Carbon dioxide gas spotted in atmosphere of Jupiter’s moon Callisto

Carbon dioxide gas found throughout the atmosphere of Callisto hints it has a complex carbon cycle – akin to the one which on Earth helps to sustain life

Carbon dioxide gas spotted in atmosphere of Jupiter’s moon Callisto
The surface of Jupiter's moons Callisto is scarred with impact craters and it's atmosphere holds carbon dioxide gas (Credit: NASA/JPL/DRL)

Astronomers have spotted gaseous carbon dioxide across the atmosphere of Jupiter’s second-largest moon, Callisto, hinting that it might have a much more complex carbon cycle than we thought. On Earth, the carbon cycle helps to sustain a stable climate.

Callisto is one of the solar system’s oldest objects, having formed some 4.5 billion years ago around Jupiter. It is also one of the most battered objects, with a surface blanketed by craters.

Space probes over the past few decades have revealed that the moon is mostly covered with ice, mixed with large amounts of solid CO2. In 1997, the Galileo probe spotted some hints that there may also be gaseous CO2 in Callisto’s atmosphere.

Now, Richard Cartwright at Johns Hopkins University in Maryland and his colleagues have confirmed the presence of CO2 gas on the moon.

The researchers analysed data from the James Webb Space Telescope’s near-infrared spectrograph instrument, which disperses light from objects such as moons and planets into a spectrum that tells us their chemical composition.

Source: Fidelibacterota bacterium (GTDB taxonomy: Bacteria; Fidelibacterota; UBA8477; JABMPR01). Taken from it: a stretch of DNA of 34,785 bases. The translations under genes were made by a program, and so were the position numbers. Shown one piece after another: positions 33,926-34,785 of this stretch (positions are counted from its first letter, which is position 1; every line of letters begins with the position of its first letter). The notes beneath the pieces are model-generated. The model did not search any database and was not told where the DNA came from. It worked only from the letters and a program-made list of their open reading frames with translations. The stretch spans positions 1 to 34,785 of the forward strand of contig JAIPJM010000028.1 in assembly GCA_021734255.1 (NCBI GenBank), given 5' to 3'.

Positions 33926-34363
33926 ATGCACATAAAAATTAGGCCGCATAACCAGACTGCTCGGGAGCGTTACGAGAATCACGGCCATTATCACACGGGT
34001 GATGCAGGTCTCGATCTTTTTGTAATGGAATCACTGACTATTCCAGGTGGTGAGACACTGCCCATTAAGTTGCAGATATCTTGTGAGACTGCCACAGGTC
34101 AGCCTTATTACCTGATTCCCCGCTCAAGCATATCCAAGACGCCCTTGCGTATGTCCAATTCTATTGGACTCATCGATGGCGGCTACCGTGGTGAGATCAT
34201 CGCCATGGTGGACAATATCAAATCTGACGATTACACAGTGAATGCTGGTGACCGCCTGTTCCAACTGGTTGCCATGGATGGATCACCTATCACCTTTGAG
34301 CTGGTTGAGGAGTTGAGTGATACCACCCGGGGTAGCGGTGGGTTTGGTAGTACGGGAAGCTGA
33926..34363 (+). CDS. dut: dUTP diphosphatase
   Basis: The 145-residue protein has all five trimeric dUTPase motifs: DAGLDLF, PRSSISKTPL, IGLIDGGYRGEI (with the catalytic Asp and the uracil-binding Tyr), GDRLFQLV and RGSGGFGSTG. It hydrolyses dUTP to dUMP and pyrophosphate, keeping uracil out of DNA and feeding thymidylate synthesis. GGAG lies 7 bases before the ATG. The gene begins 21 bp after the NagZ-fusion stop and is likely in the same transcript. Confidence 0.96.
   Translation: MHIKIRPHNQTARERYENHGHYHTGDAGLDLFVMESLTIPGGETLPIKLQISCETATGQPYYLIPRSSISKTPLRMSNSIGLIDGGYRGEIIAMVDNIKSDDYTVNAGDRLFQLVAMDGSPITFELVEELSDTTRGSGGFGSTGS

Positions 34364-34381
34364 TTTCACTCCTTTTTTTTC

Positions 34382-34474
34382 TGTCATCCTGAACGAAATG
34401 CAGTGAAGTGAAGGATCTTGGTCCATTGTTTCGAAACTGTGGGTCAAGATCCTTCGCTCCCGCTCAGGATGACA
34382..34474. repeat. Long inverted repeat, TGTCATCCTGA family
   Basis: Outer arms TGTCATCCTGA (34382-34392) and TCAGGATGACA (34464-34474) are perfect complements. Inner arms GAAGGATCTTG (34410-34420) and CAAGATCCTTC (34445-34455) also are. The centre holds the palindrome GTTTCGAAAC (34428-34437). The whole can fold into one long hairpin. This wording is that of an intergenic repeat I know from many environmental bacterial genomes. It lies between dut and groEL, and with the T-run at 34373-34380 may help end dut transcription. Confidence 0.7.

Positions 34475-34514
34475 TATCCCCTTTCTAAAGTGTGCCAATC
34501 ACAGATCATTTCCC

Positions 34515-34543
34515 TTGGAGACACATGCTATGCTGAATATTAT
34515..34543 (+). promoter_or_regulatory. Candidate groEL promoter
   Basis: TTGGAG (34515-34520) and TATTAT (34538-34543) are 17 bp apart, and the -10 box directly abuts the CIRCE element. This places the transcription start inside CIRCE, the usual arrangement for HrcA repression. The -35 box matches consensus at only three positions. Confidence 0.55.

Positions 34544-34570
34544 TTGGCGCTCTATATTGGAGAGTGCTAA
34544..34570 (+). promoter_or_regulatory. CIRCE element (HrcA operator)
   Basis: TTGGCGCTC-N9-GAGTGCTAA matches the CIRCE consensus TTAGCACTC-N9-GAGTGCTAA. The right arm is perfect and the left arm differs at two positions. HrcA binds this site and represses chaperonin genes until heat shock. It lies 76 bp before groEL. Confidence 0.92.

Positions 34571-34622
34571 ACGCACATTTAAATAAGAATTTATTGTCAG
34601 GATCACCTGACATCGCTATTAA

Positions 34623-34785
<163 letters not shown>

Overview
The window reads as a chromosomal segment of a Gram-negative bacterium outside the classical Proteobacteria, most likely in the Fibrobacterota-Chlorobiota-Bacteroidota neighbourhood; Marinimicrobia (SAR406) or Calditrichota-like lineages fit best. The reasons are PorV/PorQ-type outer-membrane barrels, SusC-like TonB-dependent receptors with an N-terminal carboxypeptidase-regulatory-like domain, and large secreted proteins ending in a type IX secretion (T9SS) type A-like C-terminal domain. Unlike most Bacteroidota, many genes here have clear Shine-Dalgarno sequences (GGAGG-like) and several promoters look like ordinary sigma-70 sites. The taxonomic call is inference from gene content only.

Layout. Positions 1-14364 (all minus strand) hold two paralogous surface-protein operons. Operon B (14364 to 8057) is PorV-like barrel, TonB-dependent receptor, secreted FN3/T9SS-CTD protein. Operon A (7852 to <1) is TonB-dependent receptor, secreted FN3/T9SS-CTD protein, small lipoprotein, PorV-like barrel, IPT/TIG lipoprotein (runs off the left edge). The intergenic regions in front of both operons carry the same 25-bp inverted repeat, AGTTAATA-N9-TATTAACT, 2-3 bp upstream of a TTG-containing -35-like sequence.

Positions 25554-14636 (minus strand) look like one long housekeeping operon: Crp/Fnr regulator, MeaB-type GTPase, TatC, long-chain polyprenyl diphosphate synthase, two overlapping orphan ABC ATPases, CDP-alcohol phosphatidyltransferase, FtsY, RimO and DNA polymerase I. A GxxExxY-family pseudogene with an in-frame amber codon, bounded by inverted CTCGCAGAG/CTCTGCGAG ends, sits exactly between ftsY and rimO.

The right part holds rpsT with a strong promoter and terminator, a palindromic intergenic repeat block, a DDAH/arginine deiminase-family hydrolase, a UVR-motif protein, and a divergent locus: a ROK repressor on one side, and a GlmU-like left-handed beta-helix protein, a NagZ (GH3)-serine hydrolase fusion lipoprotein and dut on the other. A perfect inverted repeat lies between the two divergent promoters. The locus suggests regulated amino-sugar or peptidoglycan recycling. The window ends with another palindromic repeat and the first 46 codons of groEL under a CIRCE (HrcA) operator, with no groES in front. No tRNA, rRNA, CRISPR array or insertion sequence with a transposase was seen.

They found that CO2 was distributed all around Callisto’s atmosphere, with higher concentrations towards the moon’s south pole. The main gas in the atmosphere is oxygen, however.

One explanation for the presence of CO2 gas could be that occasional meteor impacts or Jupiter’s powerful radiation belt are disturbing the moon’s surface, allowing the gas to seep out of the crust and into the atmosphere, says Cartwright. Another possibility is that energetic photons react with the solid CO2 on the surface to produce the gas.

“There’s debate whether the CO2 comes from Callisto’s interior, or if it is being made on the surface,” he says. “The answer is probably both.”

“This looks an intriguing study which might indicate a carbon cycle on Callisto,” says Andrew Coates at University College London. “This is certainly something to be followed up by the ESA [European Space Agency] JUICE and NASA Europa Clipper missions.”

If Callisto has a carbon cycle, it could mean that other large moons of Jupiter have them too. In the case of the moon Europa, this would be yet another tantalising sign that life could be hosted there.

The telescope data also included signs of chemical compounds that contained carbon and nitrogen atoms attached to one another with triple bonds. These could be traces of complex organic molecules that may have been transported by meteoroids both to Callisto and early Earth.

“This is really significant for the Jupiter system because nitrogen has been hard to pin down,” says Cartwright. “We don’t see this on Ganymede or on Europa, so we can use Callisto as an avenue for understanding nitrogen chemistry on the other moons.”


arXiv DOI: 10.48550/arXiv.2401.17236

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